The Indian government has decided to scrap Press Note 18, essentially a provision in the country’s foreign policy which prevented foreign companies already in an Indian joint venture from forming other 100% owned ventures without the domestic partner’s permission.

This step is expected to bring sigh of relief to multinational auto companies operating joint ventures in India.

India’s foreign policy until a few years ago did not permit the setting up of a 100% owned subsidiary, and a multinational company (MNC) was allowed to operate in the country only through a joint venture with an Indian partner.

If the joint venture did not work to the multinational company’s satisfaction, it had to obtain a ‘No Objection Certificate’ (NOC) from the Indian partner before breaking off the deal and starting a new venture. This clause was applicable even when a MNC wanted to start a separate unit without ending the original joint venture.

The scrapping of this clause will give MNCs more confidence in investing in India and will also allow them to diversify their investments.

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The clause used to create a peculiar entry barrier and a stalemate of sorts, whereby the domestic partner could fail to provide its share of funds for necessary expansion and ended up preventing the foreign partner from going into other 100% owned ventures. Many proposals for new investments by foreign companies have been rejected, simply because the domestic partner in an existing venture refused to provide the NOC.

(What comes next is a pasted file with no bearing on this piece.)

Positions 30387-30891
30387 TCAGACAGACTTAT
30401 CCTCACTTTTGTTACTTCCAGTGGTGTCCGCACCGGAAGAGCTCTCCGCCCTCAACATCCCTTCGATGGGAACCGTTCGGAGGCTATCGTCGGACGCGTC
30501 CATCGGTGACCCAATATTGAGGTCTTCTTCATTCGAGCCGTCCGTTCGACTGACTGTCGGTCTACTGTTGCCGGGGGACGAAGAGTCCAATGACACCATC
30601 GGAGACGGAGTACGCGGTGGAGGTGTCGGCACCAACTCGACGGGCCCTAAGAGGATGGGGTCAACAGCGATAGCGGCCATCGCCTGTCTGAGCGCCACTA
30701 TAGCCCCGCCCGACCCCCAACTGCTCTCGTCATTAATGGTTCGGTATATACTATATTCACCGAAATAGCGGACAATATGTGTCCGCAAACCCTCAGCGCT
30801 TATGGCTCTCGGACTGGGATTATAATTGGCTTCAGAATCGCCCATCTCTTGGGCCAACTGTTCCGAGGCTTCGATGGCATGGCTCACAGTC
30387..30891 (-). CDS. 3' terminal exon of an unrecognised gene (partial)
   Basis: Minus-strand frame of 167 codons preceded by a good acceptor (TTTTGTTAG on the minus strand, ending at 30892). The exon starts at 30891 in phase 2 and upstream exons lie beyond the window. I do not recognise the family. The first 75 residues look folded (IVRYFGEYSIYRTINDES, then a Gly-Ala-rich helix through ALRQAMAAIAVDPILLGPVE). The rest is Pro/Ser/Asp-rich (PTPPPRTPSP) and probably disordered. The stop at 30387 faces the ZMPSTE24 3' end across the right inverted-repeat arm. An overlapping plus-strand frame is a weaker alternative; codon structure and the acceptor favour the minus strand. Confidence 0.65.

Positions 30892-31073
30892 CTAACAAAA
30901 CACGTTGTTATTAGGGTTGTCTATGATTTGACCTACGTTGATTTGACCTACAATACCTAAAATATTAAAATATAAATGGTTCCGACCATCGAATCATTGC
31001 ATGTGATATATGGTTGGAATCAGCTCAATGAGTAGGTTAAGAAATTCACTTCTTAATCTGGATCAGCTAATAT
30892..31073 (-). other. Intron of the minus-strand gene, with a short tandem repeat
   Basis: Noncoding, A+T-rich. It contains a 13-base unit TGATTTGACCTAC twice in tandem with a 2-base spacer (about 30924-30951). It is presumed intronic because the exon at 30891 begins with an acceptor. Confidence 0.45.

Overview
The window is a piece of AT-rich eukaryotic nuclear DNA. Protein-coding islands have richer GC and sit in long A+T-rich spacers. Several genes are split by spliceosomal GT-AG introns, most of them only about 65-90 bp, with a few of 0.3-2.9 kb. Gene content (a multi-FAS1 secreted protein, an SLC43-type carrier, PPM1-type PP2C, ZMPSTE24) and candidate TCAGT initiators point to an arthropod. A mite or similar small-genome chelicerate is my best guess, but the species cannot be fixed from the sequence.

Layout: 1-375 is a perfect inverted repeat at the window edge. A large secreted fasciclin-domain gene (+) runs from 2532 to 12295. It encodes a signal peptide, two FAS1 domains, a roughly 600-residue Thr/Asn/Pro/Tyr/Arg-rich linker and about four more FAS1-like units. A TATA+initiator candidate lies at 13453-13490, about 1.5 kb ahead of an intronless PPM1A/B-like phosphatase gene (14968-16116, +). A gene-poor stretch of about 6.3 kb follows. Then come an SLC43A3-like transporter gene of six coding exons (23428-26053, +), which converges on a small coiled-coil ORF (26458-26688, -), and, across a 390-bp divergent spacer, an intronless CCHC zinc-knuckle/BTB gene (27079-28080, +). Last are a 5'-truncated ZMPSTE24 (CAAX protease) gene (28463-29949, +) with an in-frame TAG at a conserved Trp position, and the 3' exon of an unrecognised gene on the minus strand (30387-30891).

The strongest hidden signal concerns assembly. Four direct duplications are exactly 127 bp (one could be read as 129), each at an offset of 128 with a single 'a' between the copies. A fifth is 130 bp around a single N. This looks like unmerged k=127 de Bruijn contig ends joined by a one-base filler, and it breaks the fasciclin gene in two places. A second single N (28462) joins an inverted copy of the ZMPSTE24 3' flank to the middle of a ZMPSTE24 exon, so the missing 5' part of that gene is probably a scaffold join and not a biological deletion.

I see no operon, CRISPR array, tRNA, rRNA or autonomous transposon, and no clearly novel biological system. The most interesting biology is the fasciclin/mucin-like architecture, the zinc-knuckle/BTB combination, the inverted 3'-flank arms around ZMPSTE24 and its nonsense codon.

This clause had previously affected many automotive joint ventures. Honda had to obtain an NOC from its partner, Hero Motors, in the two-wheeler joint venture Hero Honda Motors, when it wanted to start another two-wheeler venture in the country.

Similarly, Suzuki Motors (two-wheeler division), when it broke up from partner TVS Motor, had to obtain the latter’s permission for re-entry, and that delayed Suzuki’s re-entry into India by three years.

Scraping of Press Note 18 gains importance in light of Suzuki’s decision to start another car assembly joint venture in India – Suzuki Maruti India Ltd. The Japanese company can now do so without needing Maruti Udyog’s permission.

Maruti shares have fallen by 9% since Suzuki announced its Indian expansion plan at the launch of the new Alto in Japan.

Deepesh Rathore / Tilak Swarup